dodsworthDodsworth (1929). Car manufacturing giant Samuel Dodsworth and his wife, Fran, leave their midwestern city of Zenith (fictional location of many of Lewis’s novels) and travel to Europe, where they try to acquire culture in different ways, Sam through visiting places and reading guidebooks, and Fran by finding men to tell her that she looks and is young.

There’s a lot more to it than this, however, including some discussions of Henry James & W. D. Howells as well as broader meditations on American exceptionalism and expatriate living. Fun facts: Dorothy Parker admired the ending tremendously, though she wasn’t crazy about the rest of it, and Lewis dedicated the novel to Edith Wharton.  The 1936 movie adaptation directed by William Wyler, with Walter Huston, Ruth Chatterton, and Mary Astor, is based on the stage play and is superb.

kingsblood_royalKingsblood Royal (1947). The racial dynamics of this are problematic now but were courageous in its day (1947). Neil Kingsblood discovers that he has an African American forebear, a coureur du bois, and defiantly confronts his racist neighbors, culminating in his standing down a white mob.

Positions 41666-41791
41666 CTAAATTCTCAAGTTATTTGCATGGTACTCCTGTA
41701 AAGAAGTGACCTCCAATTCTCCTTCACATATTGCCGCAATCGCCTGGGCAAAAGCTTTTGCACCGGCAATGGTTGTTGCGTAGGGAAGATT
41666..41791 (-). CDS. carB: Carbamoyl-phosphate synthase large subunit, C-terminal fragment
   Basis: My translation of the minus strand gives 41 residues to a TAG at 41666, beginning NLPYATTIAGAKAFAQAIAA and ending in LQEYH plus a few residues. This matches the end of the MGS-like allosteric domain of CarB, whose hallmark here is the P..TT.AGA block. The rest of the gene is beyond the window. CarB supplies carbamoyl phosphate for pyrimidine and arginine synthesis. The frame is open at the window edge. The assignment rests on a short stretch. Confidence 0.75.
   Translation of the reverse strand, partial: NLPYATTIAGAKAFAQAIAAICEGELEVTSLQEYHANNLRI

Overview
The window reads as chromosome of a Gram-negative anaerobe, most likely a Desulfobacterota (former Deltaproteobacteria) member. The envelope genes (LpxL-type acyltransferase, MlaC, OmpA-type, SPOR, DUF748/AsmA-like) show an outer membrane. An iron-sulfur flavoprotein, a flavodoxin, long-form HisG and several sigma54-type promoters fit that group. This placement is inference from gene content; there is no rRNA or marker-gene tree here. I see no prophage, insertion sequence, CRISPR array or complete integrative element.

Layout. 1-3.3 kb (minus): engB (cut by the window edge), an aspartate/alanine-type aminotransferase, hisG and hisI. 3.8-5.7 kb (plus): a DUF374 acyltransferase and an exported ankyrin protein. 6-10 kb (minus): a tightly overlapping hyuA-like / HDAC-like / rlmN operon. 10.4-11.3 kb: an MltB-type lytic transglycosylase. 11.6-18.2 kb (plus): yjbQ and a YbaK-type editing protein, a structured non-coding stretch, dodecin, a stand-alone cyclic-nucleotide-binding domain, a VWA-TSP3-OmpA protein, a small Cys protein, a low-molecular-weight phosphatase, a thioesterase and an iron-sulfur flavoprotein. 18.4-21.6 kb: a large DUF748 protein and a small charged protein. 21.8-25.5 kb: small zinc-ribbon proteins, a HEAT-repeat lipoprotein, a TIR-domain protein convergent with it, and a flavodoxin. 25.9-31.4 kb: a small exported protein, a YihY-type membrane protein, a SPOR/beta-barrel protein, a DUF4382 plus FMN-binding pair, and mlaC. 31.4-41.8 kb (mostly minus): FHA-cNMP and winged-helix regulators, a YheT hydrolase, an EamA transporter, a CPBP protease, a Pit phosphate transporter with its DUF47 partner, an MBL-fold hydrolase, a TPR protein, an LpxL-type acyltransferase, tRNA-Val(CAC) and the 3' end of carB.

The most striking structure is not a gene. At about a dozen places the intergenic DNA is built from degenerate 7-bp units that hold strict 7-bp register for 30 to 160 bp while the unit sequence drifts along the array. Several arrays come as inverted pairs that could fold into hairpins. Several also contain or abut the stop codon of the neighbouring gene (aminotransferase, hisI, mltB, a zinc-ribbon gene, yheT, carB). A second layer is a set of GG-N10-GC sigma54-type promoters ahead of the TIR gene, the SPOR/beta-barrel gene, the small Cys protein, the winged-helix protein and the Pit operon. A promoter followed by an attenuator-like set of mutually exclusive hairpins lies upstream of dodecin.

Recently Published: The Oxford Handbook of Jack London

oxfordjackThe Oxford Handbook of Jack London, edited by Jay Williams, has just been published.  My essay in it is called “Women’s Rights, Women’s Lives.”  Here’s the full Table of Contents:

Table of Contents
Introduction
Jay Williams
1. Life on the Pacific Rim: The Ideology of The Overland Monthly
Jay Williams
2. The Facts of Life and Literature
Cecelia Tichi
3. Family, Friends, and Mentors
Clarice Stasz
4. Jack London, Marriage, and Divorce
Clare Virginia Eby
5. Kenneth K. Brandt
6. Jack London’s International Reputation
Joseph McAleer
7. Michael Millner
8. Jack London, War, and the Journalism That Acts
Karen Roggenkamp
9. Kevin R. Swafford
10. Lawrence D. Taylor
11. The Essays, Articles and Lectures of Jack London
Daniel J. Wichlan
12. Jack London as Playwright
George Adams
13. Jack London as Poet
George Adams
14. The Atavistic Nightmare: Memory and Recapitulation in Jack London’s Ghost and Fantasy Stories
Michael Newton
15. Darwin’s Anachronisms: Liberalism and Conservative Temporality in The Son of the Wolf
Stephen J. Mexal
16. The People of the Abyss: Tensions and Tenements in the Capital of Poverty
Sara S. Hodson
17. Canine Narration
Loren Glass
18. Making Sense of Jack London’s Confusion of Genres in The Sea-Wolf
Per Serritslev Petersen
19. The Iron Heel and the Contemporary Bourgeois Novel
Kathy Knapp
20. Christopher Gair
21. Burning Daylight
Tony Williams
22. Jack London’s Sci-Fi Finale
John Hay
23. The Valley of the Moon: Quest for Love, Land, and a Home
Susan Nuernberg, Iris Jamahl Dunkle, and Alison Archer
24. Susan I. Gatti
25. Cherry, Unfinished Business: Race, Class, and the American Empire
Lawrence Phillips
26. Sex and Science in Jack London’s America
Layne Parish Craig
27. From Atavistic Gutter-Wolves to Anglo-Saxon Wolf’s: Evolution and Technology in Jack London’s Urban Industrial Modernity
Agnes Malinowska
28. A Bestiary from the Age of Jack London
Michael Lundblad
29. Paul Durica
30. Jack London and Physical Culture
Paul Baggett